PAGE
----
By Corey Whelan
My twins are grown now, but when they were little, we often went to Coney Island on the 4th of July to see the fireworks. They’d ride the Cyclone and then we’d hit Nathan’s, to watch the who-can-eat-the-most hotdogs competition. After that we’d hang out on the board walk until the display started, a little after sundown. I love Coney Island. I’ve been going there since I was a little kid myself. My dad used to take me to the chick hatchery and put me smack in the middle of the fluffy little yellow things until I had my fill of patting their soft, downy coats. I used to love that, and cried bitter tears when it closed.
There was a place my dad didn’t take me, a place I didn’t even know existed. Ironically, had my own kids been born in 1945 instead of 1995, I would have known about this place all too well. It was the most popular attraction of its time, located in the Coney Island Freak Show. Incubators. For human infants, born too soon. Like mine.
After a two-year struggle with infertility, my twins were born on the first day of my third trimester. I never made it to a Lamaze class, and didn’t have time to paint the nursery. My babies weighed a little over two-pounds each. They lived in state-of-the-art incubators for over two months, in a hospital with round-the-clock care. They were lucky. For babies born from 1903-1945 there was only one place they had a shot at life and that was in a freak show, not in a hospital. At that time doctors from around the country rushed premature infants to Coney Island for treatment. There was no other option available for these most fragile souls.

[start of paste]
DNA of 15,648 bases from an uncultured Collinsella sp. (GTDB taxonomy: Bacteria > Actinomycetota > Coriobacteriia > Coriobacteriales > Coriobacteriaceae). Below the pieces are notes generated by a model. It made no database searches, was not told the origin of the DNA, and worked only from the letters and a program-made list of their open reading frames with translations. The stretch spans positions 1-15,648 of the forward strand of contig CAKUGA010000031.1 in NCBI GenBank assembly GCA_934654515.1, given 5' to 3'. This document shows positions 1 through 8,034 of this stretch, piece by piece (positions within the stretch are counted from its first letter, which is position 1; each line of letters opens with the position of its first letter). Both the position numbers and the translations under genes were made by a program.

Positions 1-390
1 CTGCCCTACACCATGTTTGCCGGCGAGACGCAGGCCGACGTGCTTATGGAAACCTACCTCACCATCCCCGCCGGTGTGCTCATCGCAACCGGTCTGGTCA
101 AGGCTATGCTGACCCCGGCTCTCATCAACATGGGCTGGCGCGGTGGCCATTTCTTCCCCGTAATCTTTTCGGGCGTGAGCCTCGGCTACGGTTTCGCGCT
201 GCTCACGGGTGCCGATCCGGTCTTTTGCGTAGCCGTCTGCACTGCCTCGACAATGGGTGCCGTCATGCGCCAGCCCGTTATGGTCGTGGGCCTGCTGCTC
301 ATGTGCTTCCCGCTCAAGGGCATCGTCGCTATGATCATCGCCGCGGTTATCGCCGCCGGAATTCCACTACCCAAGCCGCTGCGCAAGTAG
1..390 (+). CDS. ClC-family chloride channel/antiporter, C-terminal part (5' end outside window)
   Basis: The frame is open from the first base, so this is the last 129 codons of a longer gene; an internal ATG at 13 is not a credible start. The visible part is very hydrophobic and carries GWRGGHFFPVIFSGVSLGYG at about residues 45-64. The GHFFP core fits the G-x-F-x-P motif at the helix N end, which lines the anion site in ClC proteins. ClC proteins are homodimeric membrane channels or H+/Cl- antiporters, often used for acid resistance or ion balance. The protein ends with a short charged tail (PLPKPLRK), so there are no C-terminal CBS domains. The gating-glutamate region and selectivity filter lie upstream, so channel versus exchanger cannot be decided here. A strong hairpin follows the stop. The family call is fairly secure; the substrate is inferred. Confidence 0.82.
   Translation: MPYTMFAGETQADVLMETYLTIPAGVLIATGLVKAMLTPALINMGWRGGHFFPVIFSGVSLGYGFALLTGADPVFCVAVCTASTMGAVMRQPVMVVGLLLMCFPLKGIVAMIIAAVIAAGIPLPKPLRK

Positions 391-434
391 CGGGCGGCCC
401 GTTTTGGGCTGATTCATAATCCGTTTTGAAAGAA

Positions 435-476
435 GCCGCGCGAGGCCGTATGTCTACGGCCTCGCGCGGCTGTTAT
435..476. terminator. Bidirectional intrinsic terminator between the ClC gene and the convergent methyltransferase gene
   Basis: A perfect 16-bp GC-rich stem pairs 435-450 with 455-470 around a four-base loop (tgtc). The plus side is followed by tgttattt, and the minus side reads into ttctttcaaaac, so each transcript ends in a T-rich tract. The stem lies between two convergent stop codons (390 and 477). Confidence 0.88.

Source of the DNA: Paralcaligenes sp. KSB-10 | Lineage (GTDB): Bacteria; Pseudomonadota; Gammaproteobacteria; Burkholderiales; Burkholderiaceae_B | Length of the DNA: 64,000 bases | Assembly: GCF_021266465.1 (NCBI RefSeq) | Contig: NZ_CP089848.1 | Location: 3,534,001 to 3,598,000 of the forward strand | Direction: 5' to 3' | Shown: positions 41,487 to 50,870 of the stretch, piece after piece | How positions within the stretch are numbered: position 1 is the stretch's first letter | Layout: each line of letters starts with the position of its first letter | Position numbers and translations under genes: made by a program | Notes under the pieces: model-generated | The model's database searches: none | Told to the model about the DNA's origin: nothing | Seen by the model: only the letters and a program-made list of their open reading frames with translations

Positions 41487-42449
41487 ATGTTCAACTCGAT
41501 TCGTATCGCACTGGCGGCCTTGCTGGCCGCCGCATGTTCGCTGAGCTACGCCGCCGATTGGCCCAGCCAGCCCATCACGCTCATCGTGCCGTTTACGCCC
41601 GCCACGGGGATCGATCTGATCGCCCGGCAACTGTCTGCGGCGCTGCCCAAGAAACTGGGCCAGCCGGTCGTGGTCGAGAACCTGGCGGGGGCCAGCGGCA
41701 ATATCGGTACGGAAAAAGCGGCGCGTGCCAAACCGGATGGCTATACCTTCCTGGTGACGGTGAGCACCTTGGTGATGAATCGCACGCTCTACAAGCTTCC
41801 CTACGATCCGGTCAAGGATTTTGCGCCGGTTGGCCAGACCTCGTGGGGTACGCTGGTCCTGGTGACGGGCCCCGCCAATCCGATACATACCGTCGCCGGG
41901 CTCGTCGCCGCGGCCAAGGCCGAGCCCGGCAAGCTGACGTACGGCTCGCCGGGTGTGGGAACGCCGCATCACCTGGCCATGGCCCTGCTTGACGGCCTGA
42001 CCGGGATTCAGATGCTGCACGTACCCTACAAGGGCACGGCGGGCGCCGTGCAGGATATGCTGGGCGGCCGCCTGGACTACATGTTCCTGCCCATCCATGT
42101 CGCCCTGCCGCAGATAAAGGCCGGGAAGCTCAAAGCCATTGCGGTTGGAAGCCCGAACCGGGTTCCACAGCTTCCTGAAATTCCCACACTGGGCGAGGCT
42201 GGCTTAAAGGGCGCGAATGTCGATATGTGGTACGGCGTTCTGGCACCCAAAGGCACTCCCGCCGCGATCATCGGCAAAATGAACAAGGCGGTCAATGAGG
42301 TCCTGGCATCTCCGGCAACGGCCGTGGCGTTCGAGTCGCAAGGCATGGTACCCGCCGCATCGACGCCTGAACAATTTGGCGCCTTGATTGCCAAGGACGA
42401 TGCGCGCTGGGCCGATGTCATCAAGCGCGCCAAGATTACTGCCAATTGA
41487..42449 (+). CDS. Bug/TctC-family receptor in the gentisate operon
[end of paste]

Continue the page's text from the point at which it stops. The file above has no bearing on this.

File this under, Where There’s a Will, There’s a Way. Often ridiculed and sometimes revered, Dr. Martin Couney was determined to save premature babies, when the world assumed they did not have a chance, when infant mortality rates were so high that these tiniest of the tiny were not even an afterthought, except for the parents who buried them, or abandoned them at birth. Dr. Couney continued to experiment and refine the incubator system in the only place he could, among the barkers and cotton candy sellers. Out of 8,000 babies, 6,500 lived, because of The Incubator Baby Exhibit in Luna Park. The development and application of an important, ground breaking technology was paid for with each sticky handed admission, twenty five cents at a time. There was simply no other way for him to fund his work.
Eventually hospitals caught up to Coney Island, with Cornell being the first, and of course the rest of the world followed. Had it not, I wouldn’t be a mom to two amazing people today.
So this year when I’m oohing and aahing at the fireworks I’ll be hearing the barkers yelling “Looka Looka! See the Babies no Bigger than Chicks!” and remembering a time when my own babies looked like a two-pack of Cornish hens. I’ll say a silent thank you to Dr. Couney, and remember to never give up, no matter what the odds.